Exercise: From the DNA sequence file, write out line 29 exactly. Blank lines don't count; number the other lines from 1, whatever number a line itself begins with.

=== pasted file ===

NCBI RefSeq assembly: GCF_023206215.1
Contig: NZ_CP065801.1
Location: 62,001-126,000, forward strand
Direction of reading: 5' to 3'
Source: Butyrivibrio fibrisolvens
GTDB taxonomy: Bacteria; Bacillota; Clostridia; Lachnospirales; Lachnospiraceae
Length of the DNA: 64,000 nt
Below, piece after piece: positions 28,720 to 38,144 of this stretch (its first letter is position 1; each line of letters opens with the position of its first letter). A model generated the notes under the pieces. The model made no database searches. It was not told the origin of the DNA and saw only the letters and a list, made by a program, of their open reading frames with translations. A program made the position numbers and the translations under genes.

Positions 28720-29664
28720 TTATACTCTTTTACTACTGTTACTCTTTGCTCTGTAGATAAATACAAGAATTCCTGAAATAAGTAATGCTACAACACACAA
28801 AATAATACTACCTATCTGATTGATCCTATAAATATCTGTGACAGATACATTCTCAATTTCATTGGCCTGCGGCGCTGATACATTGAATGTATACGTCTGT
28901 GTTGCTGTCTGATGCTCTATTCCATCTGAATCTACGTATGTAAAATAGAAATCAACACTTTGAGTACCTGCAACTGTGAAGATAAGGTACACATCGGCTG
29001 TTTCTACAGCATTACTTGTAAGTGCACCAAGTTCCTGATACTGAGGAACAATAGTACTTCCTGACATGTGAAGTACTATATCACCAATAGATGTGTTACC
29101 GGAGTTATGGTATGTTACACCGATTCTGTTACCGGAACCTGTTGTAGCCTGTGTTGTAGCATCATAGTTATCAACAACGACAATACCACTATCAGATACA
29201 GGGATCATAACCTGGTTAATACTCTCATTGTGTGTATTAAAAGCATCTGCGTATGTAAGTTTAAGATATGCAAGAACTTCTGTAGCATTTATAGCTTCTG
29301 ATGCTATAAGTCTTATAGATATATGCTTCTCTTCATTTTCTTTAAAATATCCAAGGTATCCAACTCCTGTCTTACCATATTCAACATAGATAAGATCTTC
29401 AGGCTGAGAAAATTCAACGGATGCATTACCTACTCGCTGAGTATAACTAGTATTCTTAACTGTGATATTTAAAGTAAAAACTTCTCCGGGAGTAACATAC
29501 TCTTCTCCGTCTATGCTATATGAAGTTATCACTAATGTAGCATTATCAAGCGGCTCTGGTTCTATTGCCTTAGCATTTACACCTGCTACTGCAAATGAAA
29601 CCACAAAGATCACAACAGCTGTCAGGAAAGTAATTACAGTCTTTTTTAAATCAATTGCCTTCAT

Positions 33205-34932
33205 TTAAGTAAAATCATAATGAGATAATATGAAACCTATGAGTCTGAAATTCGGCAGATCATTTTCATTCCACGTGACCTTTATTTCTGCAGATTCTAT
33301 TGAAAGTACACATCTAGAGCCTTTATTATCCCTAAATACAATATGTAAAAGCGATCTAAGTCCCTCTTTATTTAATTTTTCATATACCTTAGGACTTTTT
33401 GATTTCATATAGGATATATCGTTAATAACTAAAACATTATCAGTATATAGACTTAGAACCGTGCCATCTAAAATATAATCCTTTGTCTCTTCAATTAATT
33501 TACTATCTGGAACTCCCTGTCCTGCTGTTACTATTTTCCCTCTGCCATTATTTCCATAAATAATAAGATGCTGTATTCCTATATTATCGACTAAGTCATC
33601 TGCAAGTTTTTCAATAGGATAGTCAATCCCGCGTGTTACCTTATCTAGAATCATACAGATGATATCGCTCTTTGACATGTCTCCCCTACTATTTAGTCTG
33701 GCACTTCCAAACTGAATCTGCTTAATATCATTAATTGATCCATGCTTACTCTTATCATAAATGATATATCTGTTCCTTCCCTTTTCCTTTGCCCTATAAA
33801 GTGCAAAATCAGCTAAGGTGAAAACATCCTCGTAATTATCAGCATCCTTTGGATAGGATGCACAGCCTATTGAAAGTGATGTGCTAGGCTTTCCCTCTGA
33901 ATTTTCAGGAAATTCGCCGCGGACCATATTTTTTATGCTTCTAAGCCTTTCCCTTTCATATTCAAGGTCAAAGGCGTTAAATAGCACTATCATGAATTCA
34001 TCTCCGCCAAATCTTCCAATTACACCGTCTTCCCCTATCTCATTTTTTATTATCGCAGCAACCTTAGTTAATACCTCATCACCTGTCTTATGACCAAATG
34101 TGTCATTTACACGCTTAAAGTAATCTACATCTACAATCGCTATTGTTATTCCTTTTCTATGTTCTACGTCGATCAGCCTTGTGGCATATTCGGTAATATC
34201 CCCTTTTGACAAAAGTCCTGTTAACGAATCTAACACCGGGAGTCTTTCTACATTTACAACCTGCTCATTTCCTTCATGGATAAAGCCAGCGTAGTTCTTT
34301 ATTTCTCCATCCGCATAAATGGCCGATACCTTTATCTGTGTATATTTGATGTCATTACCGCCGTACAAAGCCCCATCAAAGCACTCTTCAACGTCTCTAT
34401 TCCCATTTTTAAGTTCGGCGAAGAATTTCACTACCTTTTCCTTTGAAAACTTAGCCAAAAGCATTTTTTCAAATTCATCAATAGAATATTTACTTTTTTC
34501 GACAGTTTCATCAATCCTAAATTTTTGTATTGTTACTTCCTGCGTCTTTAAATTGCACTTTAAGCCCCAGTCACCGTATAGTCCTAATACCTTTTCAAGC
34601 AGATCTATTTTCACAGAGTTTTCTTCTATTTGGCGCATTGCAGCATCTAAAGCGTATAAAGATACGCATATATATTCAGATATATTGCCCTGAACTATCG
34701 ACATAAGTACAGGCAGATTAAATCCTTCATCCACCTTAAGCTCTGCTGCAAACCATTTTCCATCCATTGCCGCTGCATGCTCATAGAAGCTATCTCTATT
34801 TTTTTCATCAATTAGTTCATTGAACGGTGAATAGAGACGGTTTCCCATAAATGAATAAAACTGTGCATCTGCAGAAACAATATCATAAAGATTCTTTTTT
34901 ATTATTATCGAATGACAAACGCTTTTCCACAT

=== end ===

34001 TCTCCGCCAAATCTTCCAATTACACCGTCTTCCCCTATCTCATTTTTTATTATCGCAGCAACCTTAGTTAATACCTCATCACCTGTCTTATGACCAAATG